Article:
ECB considering big changes

Published: Wednesday 25th February 2015 by The News Editor

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Radical suggestions to press for the shortening of Test matches and one-day internationals will come under consideration by the England and Wales Cricket Board this year.

The governing body confirmed on Wednesday the existence of a document, quoted by Cricinfo as containing plans for a streamlined county championship and the inauguration of a Premier League-style Twenty20 competition – possibly by reducing the number of home Test matches each summer.

The ‘Strategy Conversation Summary’ also reportedly records interest at the ECB in pushing for four-day rather than five-day Tests and – by the time the next World Cup is held in this country in 2019 – one-day internationals lasting only 40 instead of 50 overs per side.

It is understood the document is part of a raft of literature being drafted and exhaustive consultation to be undertaken in preparation for a review into the structure of English cricket, overseen by new ECB chief executive Tom Harrison.

The timetable of change appears to dictate publication of the review by early next year, and the beginning of implementation soon afterwards if appropriate.

An ECB spokesman said: “We are currently in the early stages of formulating a long-term strategy for the game in England and Wales, which we anticipate will take a year to complete.

“This strategy will involve an extensive game-wide consultation and reflect the views of all our key stakeholders and major partners. “

It marks a turn of events which ties in with a new guard of administration at the ECB, with chairman Colin Graves set to begin a five-year tenure after his election was confirmed on Tuesday.

His predecessor Giles Clarke is to become the ECB’s first president, a position created under an updated constitution which recognises the need for a full-time focus to be applied to this country’s representation in global discussions.

Graves has already spoken of his hope that an ‘English Premier League’ can be properly accommodated in the domestic summer – an intention which found immediate favour with former Test captains Kevin Pietersen and Michael Vaughan.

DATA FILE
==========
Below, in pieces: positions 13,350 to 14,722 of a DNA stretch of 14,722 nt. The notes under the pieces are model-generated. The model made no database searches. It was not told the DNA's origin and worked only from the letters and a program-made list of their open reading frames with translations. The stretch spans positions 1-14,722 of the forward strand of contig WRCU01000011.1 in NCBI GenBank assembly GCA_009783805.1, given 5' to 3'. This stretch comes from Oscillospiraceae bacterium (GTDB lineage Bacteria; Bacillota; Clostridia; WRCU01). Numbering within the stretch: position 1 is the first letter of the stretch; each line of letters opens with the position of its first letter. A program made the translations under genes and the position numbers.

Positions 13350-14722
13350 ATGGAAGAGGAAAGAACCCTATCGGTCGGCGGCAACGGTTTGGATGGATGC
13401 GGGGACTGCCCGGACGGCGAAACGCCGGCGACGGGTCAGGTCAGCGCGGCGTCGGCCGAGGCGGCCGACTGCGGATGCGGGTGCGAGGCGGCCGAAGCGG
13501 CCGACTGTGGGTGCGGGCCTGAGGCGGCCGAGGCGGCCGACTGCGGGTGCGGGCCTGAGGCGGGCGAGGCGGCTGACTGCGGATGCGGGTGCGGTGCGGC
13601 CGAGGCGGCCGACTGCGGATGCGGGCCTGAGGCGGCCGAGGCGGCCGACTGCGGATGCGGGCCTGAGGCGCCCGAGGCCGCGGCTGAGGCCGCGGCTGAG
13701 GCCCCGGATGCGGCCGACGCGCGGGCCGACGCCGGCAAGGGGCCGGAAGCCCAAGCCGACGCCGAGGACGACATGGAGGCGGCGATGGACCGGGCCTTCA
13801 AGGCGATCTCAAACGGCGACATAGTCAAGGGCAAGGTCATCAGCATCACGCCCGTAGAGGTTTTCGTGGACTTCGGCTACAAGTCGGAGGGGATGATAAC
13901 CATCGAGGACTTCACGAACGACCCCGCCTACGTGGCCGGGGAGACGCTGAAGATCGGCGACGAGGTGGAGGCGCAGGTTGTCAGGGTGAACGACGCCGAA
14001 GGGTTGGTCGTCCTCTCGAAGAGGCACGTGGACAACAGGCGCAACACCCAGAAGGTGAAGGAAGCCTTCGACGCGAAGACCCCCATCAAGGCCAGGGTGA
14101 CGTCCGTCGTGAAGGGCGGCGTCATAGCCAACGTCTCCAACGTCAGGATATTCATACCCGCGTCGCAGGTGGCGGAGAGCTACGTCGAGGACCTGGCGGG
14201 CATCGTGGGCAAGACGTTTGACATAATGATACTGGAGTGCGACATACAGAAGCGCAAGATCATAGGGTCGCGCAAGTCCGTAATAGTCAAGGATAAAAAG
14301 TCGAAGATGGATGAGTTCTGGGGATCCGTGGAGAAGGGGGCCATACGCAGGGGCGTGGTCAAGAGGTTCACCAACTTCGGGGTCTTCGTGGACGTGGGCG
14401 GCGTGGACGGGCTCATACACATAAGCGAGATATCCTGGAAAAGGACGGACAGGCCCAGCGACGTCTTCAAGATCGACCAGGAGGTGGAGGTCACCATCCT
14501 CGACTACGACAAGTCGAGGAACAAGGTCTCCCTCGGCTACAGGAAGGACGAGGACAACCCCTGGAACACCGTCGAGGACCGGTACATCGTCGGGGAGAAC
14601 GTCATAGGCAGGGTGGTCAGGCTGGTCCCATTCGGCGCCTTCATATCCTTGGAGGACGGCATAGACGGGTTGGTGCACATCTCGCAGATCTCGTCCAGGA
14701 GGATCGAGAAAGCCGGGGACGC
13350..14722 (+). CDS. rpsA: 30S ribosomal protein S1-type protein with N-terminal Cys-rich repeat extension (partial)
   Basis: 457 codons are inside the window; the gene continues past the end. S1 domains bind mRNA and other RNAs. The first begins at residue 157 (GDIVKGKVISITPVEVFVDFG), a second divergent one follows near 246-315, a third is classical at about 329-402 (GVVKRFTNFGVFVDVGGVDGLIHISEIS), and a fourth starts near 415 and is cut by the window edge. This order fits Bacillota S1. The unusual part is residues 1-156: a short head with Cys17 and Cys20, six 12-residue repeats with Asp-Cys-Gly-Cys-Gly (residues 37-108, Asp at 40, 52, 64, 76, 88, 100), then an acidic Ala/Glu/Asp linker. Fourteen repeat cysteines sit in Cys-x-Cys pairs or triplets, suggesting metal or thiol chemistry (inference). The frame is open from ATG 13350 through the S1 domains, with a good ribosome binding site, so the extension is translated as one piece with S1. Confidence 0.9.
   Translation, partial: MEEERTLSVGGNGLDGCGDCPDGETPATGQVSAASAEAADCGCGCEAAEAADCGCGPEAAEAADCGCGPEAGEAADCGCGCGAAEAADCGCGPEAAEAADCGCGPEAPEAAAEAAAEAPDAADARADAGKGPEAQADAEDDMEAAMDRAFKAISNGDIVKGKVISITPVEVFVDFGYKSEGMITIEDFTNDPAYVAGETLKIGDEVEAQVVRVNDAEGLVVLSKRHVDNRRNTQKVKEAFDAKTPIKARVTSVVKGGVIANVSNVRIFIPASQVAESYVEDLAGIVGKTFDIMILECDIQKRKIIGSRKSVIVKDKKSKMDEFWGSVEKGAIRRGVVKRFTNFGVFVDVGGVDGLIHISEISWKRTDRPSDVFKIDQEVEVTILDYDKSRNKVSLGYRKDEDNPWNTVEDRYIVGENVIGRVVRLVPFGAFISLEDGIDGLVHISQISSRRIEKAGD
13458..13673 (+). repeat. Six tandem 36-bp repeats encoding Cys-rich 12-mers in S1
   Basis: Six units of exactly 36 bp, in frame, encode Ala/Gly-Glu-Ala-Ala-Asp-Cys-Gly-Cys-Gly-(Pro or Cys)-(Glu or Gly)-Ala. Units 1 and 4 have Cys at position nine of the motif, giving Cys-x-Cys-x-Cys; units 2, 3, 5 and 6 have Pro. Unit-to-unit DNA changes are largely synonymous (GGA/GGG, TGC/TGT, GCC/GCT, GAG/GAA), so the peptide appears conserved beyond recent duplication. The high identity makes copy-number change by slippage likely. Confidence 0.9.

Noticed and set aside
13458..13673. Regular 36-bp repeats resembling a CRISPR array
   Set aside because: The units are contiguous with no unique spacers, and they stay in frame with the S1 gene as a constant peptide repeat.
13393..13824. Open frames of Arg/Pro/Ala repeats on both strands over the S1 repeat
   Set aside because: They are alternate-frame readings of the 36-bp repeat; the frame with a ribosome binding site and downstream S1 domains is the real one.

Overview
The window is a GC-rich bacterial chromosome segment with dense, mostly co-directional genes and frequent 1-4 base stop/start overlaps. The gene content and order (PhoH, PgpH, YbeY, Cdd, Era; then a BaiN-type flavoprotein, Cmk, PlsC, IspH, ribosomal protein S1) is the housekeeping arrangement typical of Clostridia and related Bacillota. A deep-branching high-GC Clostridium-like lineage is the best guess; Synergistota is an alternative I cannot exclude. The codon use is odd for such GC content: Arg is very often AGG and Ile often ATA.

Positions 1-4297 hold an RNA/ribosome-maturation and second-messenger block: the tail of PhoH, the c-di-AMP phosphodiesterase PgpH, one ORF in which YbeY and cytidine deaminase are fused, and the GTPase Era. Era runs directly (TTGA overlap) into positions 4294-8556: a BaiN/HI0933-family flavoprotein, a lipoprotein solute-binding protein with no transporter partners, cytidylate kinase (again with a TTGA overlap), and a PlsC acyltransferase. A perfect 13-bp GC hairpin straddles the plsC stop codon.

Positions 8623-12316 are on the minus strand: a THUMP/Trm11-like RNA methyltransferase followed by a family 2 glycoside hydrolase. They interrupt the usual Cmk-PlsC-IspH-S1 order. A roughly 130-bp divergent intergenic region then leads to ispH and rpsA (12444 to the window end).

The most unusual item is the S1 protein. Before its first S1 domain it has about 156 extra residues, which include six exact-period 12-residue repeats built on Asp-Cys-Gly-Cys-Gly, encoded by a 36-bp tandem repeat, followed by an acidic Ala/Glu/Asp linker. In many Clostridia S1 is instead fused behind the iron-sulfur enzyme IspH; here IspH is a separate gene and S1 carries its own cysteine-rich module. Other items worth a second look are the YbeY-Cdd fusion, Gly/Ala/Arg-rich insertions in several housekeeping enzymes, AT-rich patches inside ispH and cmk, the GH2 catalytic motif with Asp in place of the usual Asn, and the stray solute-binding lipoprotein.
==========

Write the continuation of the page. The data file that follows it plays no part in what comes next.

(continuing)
Graves said: “When you look at cricket overall, I think it’s got some challenges ahead.

“The attendances at Test matches are going down; Twenty20 hasn’t been as successful as we thought it would have been; the 50-over competition is certainly not drawing in the crowds.

“I think we need to look at the way the county championship is structured, and how much cricket we play. I think we need to decongest the whole season … and I think we’ve got to look at an English Premier League somewhere – how we can fit that into the calendar.”

His remarks about dwindling attendances in specific formats have not met with an instant chorus of agreement.

But Vaughan and Pietersen are as one, and among many, as advocates of an Indian Premier League or Big Bash-style Twenty20 franchise competition in England.

Pietersen tweeted: “New @ECB_cricket chairman wants a T20 English franchise tournament! Absolutely brilliant! Forward thinking & brilliant for all players!”

A few hours earlier, Vaughan was also on Twitter voicing his approval.

“Great news for all Cricket fans in England,” he wrote.

Graves, such a success in the role he must now leave as Yorkshire chairman, has long had a vision too for English cricket.

He said: “At the end of five years, if people turn round and say ‘Colin Graves has changed English cricket for the good, and it’s more entertaining, better to watch …’, and everybody’s happier with the game, then I’ll be highly delighted.”

It seems the process is already under way.

Published: Wednesday 25th February 2015 by The News Editor

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